General Incorporated Association AOH
General Incorporated Association AOH, one of 2018 FIT for Charity Run beneficiary non-profit organisations, provides employment opportunities to people with disabilities in order to gain economic security to live more independently. It operates CHOCOLABO, which provides welfare work for people with disabilities, and a bean to bar chocolate factory and shop CHOCOLABOU, which provides work under the Labour Standards Act for people with disabilities. We met with Mr. Noriyuki Ito, Representative Director of General Incorporated Association AOH, to hear about his story.
Pictured from left to right: Akiko Sagawa and Yuki Nishiyama (both FIT Communications Team), Mr. Hideyuki Katano (employee of CHOCOLABOU), Tomoko Tashiro (FIT Communications Team), Mr. Noriyuki Ito (Representative Director of General Incorporated Association AOH), and Mr. Satoshi Miyata (employee of CHOCOLABOU).
FIT: Please introduce yourself.
Ito: I’m Noriyuki Ito, Representative Director of General Incorporated Association AOH (“AOH”). I used to work as a banker, then I worked for a Japanese and a foreign credit rating company, then quit my job and started my own real estate business. In 2012, 10 years after I started the real estate business, I founded AOH and started a chocolate manufacturing and sales business. In 2019, I founded K.K. CHOCOLABOU, a bean to bar chocolate factory.
FIT: Please tell us why you started AOH.
Ito: My child was born with a disability but as he grew older, I was hit with the reality of the extremely limited employment opportunities for people with disabilities. Even if they are able to find employment, their monthly salary was about 10,000 yen. This is a monthly salary, not a daily salary. Statistics show that there are about 9.4 million people with disabilities in this country. According to the statistics of Ministry of Health, Labour and Welfare, about 530,000 people with disabilities are employed under the Labour Standards Act, which enforces the minimum wage. In other words, only about 5% of people with disabilities work under the Labour Standards Act with a minimum wage. 95% of people with disabilities stay at home, work as welfare workers, or don't even show up in the statistics. (On a working population basis, the ratio may be a little higher.)
The Labour Standards Act does not apply to welfare work, which means that welfare workers will get wages in the form of “work wages”. As you might know, the minimum wage in Tokyo is about 1,000 yen, but the hourly wage of disabled people working for welfare is less than 200 yen, which is about 15,000 yen a month. When I first learned about this reality, I was very concerned about my son's future and thought that I had to leave him with enough money. So I changed my job from a Japanese rating company to a foreign company and worked very hard. Of course, I was happy to be working as an analyst, and it's also true that I wanted to improve my skills as an analyst as well.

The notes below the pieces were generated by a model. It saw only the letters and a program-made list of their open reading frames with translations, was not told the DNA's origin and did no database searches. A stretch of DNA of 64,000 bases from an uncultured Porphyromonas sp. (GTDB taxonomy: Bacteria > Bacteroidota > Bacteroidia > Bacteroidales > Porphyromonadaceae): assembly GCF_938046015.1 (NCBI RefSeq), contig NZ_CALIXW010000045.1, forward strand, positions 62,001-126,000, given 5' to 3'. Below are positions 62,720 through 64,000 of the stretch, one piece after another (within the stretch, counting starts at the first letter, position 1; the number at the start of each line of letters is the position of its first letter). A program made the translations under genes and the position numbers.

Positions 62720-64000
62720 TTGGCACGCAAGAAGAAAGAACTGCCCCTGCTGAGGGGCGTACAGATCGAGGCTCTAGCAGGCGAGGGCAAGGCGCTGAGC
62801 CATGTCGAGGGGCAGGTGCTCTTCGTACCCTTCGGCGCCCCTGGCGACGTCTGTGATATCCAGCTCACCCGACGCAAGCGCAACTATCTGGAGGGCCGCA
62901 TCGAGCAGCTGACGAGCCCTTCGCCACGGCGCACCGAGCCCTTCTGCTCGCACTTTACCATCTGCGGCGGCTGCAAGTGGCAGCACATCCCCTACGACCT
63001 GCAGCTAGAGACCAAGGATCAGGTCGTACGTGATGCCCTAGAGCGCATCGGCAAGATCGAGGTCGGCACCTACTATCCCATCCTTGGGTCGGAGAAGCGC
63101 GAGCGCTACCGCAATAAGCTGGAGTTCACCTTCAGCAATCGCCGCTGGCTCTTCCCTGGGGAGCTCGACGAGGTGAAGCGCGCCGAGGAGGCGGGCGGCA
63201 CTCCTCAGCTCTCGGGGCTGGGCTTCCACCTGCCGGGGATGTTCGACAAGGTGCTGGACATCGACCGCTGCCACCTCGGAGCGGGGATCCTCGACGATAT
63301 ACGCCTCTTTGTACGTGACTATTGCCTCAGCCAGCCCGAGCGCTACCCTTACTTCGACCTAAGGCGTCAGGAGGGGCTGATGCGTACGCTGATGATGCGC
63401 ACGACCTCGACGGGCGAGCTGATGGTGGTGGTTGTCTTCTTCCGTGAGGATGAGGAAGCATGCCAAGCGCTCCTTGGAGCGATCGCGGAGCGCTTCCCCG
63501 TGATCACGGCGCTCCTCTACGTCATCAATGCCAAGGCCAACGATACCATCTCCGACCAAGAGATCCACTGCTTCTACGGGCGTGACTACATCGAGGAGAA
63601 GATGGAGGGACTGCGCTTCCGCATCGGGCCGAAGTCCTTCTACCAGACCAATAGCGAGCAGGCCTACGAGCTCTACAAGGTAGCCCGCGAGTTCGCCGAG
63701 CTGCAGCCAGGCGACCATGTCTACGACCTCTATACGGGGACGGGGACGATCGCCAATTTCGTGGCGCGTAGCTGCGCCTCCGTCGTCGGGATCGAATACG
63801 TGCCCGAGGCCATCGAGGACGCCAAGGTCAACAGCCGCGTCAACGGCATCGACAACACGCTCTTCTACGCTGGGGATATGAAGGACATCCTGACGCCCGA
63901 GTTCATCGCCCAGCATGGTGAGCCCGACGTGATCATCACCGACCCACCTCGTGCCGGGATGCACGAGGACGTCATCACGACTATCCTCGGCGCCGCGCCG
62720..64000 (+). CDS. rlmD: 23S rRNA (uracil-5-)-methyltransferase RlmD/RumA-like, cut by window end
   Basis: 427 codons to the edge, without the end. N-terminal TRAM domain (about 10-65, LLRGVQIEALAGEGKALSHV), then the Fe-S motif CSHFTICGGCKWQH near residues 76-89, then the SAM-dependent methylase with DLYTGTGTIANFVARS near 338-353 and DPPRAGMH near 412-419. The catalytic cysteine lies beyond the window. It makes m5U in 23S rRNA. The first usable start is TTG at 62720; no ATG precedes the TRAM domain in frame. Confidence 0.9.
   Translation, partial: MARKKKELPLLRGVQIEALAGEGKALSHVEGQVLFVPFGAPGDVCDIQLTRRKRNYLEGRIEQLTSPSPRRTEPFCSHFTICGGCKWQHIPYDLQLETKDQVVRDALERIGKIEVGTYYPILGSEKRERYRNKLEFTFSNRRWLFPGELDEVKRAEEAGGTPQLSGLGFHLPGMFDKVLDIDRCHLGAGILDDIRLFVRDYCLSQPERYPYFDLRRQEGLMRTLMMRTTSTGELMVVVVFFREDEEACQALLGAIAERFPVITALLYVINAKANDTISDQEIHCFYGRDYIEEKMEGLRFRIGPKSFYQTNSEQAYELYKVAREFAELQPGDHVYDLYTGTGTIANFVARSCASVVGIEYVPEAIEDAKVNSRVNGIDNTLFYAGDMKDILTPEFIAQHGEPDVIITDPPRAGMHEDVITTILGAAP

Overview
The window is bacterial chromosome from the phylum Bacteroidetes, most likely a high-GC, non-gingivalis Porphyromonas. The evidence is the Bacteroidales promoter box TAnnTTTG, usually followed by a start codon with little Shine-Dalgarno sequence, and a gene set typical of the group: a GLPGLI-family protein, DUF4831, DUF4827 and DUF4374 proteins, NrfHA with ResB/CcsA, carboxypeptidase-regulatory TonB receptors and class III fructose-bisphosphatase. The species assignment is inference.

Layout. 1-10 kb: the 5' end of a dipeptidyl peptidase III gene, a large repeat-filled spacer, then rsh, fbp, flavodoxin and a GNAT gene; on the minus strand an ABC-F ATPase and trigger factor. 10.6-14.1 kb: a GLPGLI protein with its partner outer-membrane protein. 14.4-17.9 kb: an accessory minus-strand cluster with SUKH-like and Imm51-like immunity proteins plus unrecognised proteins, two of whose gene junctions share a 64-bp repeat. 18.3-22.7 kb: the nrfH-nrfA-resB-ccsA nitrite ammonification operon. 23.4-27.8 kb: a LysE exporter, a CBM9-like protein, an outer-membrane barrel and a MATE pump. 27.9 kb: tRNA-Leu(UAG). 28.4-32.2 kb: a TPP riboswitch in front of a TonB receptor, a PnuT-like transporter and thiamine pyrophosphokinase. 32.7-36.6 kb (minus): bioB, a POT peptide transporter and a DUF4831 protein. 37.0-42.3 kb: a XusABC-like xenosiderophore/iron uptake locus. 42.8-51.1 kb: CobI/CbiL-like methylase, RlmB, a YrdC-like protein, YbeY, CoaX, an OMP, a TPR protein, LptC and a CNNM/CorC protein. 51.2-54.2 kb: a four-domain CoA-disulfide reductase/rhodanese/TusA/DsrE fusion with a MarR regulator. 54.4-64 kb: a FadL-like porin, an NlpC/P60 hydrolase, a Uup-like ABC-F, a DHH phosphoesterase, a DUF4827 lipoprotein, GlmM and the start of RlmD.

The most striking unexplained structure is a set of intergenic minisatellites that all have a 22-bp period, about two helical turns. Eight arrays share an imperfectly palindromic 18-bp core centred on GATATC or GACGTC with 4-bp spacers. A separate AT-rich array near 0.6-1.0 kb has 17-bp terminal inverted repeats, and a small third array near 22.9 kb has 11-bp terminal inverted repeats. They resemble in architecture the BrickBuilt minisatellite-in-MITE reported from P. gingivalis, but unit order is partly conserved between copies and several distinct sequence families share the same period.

In January 2002, while I was working hard to save money for my son, I read the article series, ”My Resume,” in the Nikkei Newspaper, written by Mr. Masao Ogura, who served as President and Chairman of Yamato Transport Co., Ltd.,. Upon reading his articles, I changed my mind 180 degrees. Mr. Ogura donated most of his personal assets to welfare programs in his later years, and he tackled the issue of employment for people with disabilities. Knowing that gave me an opportunity to think about if there was anything I could do to change the fact that the average monthly wage for people with disabilities was 10,000 yen.
I myself worked for a foreign financial institution, and from the public's point of view, I was working in a favorable environment. If I continued working in that environment, I would have been able to leave enough money for my son and my family. However, I thought deeply about whether it was enough to only be providing happiness for my family. I felt like I was a follower of Hinayana Buddhism. I prayed only for the happiness of my family. On the other hand, Mr. Ogura was a follower of Mahayana Buddhism. He prayed for the happiness of the world. I strongly felt the need to provide for the local community and society, and decided to create secure and stable employment opportunities for people with disabilities.
However, I only had experience working for financial institutions, so I didn’t have confidence to quit my job and create jobs for people with disabilities. I thought about it for half a year and consulted many people. They all said, “You should work as a stable salaried worker in the private sector for the sake of your child” and “keep working in the private sector and do some volunteer work after leaving a certain amount of asset to your child.” They understood my feelings, but they believed that it “wasn’t the right order.” However, I was already feeling the urge to try and thought ”I only have one life to live, so I should try what I want to do.” When I consulted my wife, she said, “if that is what you want to do, you should give it a try” and supported my decision.